Thai: TG F is legendary quirky. But one can try new TG F on A380 on select NRT-BKK flights. It was easy to find availability.

  3. You mention that you think people interested in economy should probably be earning Arrival miles. I had a question about that as I am primarily interested in family economy travel to Europe (and am new to the points world). It seems to me that having a set of Ultimate Rewards cards is better than Arrival since it is not hard to get over an average of 2.22X with all the different category bonuses available. With those points you have the ability to check if there is availability of awards that work for you on all three alliances (via UA, BA and Korean) or you can transfer to Southwest at 1.67 cents per point for domestic travel. If you can’t get all the tickets you need via partner transfer you can book with UR travel and get a 20% discount on points owed (meaning you only need to average 1.78X to equal Arrival miles) for the other seats. Worst case just get a statement credit (that doesn’t even have to be associated with a travel purchase). Every single option seems more lucrative than Arrival points unless you don’t have enough bonus category spend. Am I missing an aspect that leads you to recommend Arrival points for my situation?

      • Thanks for the response, like I said, I am new to this so am still figuring out the ropes. I appreciate it.

        Can you expand on your statement that I would only use United transfers to fly to Europe? Is the issue with BA the fuel surcharges or is it something else? What is the issue with transferring to Korean for SkyTeam?

        I don’t live near a major airport, so I expect I will have to drive my family to either NYC, WAS or PHL when we book award travel. I think that opens up Aer Lingus and airberlin opportunities since they both fly into JFK.

        • Collect as many AA, UA, Ultimate rewards and Membership reward points as you reasonably can, and plan to be flexible on times, dates, airlines and class. AA and UA both offer one-ways so you can piece together an itinerary.

        • Both Korean and BA collect fuel surcharges on awards to Europe on all partners except Aer Lingus and airberlin. Plus United’s partners have way better award availability.

  4. Thanks to you and a couple of other bloggers, I’ll be flying my first rt J flight in November! DEN>IAD>JNB. Your comment about changing into pajamas reminded me to ask, do those who want to change just do so in the head?
    I feel kind of silly asking that question, but I bet there are other newbies wondering the same thing.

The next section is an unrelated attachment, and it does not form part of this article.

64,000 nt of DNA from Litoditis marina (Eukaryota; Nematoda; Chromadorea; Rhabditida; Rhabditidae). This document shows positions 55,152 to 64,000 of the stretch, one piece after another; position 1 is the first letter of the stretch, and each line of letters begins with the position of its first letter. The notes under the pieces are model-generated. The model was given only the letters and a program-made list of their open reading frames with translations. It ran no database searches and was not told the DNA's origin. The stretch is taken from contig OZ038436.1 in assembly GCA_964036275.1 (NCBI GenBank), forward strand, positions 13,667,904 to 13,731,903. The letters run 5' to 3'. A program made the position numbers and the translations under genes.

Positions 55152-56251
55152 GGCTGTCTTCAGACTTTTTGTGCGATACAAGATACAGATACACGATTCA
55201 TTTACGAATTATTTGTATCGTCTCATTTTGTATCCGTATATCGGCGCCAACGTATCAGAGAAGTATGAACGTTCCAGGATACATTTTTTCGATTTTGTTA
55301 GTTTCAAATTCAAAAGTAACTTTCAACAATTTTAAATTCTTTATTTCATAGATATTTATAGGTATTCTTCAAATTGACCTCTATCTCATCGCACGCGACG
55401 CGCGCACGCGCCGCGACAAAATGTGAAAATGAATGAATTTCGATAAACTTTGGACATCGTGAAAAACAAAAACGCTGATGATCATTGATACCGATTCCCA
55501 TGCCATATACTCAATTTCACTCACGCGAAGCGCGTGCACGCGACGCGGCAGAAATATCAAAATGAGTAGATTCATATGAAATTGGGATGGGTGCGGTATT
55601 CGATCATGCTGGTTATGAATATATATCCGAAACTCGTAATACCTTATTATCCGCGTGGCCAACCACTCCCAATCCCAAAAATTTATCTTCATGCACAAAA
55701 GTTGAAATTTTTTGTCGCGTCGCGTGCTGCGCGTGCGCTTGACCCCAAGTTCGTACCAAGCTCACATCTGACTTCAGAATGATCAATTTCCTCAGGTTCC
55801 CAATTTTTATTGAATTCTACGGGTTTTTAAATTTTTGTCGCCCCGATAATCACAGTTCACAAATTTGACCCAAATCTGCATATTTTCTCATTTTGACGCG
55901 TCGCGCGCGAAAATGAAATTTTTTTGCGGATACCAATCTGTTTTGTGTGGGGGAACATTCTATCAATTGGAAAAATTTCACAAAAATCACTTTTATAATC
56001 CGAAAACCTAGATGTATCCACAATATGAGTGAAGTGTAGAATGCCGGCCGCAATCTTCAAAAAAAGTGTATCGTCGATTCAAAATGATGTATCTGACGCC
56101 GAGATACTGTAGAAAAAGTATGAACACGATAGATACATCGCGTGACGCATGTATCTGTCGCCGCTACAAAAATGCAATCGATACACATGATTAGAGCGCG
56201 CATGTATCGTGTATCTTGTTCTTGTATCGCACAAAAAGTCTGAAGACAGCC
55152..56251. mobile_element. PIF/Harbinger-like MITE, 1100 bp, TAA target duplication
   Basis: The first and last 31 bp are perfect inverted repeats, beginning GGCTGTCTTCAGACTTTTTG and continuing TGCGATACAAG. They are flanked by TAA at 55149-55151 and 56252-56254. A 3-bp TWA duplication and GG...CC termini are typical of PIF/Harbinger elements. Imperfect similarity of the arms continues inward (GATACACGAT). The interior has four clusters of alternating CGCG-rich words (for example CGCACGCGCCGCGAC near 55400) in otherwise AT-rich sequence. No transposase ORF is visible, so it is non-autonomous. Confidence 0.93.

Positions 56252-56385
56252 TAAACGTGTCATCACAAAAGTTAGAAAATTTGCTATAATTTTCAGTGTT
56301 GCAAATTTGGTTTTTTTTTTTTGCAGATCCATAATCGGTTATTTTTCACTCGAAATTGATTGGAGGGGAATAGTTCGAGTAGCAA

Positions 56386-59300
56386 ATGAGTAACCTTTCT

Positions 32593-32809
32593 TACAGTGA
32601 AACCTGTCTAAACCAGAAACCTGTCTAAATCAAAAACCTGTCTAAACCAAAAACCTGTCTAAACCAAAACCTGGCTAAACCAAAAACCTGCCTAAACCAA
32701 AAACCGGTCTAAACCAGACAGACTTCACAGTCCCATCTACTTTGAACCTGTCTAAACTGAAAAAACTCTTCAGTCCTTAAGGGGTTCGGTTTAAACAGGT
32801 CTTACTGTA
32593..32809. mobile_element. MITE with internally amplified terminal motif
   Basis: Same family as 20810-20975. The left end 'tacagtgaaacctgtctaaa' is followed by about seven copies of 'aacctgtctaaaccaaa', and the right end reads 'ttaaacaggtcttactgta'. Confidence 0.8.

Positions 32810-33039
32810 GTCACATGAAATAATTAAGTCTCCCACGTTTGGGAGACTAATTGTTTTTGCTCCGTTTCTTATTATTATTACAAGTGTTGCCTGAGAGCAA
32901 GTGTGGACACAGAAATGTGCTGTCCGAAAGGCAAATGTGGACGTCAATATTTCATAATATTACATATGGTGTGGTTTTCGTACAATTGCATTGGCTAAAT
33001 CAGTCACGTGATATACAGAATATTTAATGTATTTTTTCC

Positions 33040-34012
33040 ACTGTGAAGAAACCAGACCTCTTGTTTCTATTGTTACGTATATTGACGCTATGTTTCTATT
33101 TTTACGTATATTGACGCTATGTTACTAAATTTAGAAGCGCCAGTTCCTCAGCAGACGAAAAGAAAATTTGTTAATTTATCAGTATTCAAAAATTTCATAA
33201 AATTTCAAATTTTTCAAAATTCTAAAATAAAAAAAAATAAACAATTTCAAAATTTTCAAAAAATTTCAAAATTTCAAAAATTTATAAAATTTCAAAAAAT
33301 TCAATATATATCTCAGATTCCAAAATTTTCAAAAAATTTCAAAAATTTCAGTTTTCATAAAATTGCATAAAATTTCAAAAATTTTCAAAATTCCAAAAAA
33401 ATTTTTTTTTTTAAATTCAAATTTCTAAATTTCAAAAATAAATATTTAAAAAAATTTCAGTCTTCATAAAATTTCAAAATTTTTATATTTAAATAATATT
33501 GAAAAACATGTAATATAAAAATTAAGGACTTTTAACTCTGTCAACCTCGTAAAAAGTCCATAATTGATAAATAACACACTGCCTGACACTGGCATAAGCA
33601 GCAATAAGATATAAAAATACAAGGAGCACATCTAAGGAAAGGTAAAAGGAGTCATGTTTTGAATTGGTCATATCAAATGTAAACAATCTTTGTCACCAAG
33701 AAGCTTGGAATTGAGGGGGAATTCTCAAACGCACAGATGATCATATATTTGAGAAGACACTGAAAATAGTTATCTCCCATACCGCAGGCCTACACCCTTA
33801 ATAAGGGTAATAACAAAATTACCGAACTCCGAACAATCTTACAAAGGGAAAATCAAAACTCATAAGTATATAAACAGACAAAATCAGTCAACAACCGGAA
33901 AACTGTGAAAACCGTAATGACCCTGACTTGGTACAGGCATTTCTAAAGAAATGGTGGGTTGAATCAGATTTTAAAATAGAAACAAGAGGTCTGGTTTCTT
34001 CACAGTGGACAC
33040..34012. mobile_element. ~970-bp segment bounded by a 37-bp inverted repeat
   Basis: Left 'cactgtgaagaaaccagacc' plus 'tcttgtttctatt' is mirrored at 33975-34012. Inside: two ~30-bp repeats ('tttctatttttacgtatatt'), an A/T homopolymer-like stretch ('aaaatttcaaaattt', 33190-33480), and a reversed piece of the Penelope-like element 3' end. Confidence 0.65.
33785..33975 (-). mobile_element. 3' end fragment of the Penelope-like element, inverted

5. I still don’t understand why you always say BA has a great business class product… have you actually taken it? it’s dreadful… the absolutely worst lie-flat business class hard product.

    • But a lot of the airlines they compete with transatlantic aren’t even offering 180 deg flat yet. Of the 3 largest European airlines (BA, AF/KL, LH), only BA has even a majority of their long haul business seats as full flat.

  6. Note that, with United, you can book a sub-optimal award (for example coach, or biz with poor connections) well in advance, then upgrade to a better Biz or First if seats open up a few days or weeks prior to travel. This can address the “flexibility” issue for a lot of travelers. There’s no change fee for Platinum Elites; modest fee for others (up to $100 for general members).

    Arrival points are great for coach if your plans are firm. But if you need flexibility to change or cancel flights, Southwest points are much better (de facto fully refundable with no fee).

  7. Newbie fist time post. Related to UA vs AA, I see you have a past series about the AA Explorer Award. Do you have a similar series regarding the UA RTW award or any idea of its rules? Following your links I am accruing plenty of Chase UR points. Thanks.

    • I don’t have a series. I don’t see as much value in the United round the world award because it costs more and you get fewer stops than the AA award. But if you collect 260k United miles, you can do a biz class rtw award.

  8. John,

    With the Arrival card, you get essentially a 2% cash rebate (assuming you don’t redeem on travel expenses). With Chase, if you redeem for Southwest, you get 1.67% (1 point is worth 1.67 cents for travel) and if you use the 20% discount, you’re only get 1.2%.

    The question for you is, would redeeming for economy travel in Europe be worth more than 2 cents per mile? For example, 50,000 points for RT should net you a ticket worth $1,000 or more.

    This excludes the sign-up bonus for cards, which is absolutely worth hitting at least the minimum spend to receive the bonus. Those bonuses can often net you effectively “10-25%”, or more if you value miles highly (e.g., $3,000 spend to get 50,000 bonus AA miles).

  9. The questions is how do you earn AA miles fast? It seems to me only sign up bonus is the only way to rack up points. I’ve no problem with UA since 2x-5x UR can help you with that. Any advices?

LEAVE A REPLY

Please enter your comment!
Please enter your name here

This site uses Akismet to reduce spam. Learn how your comment data is processed.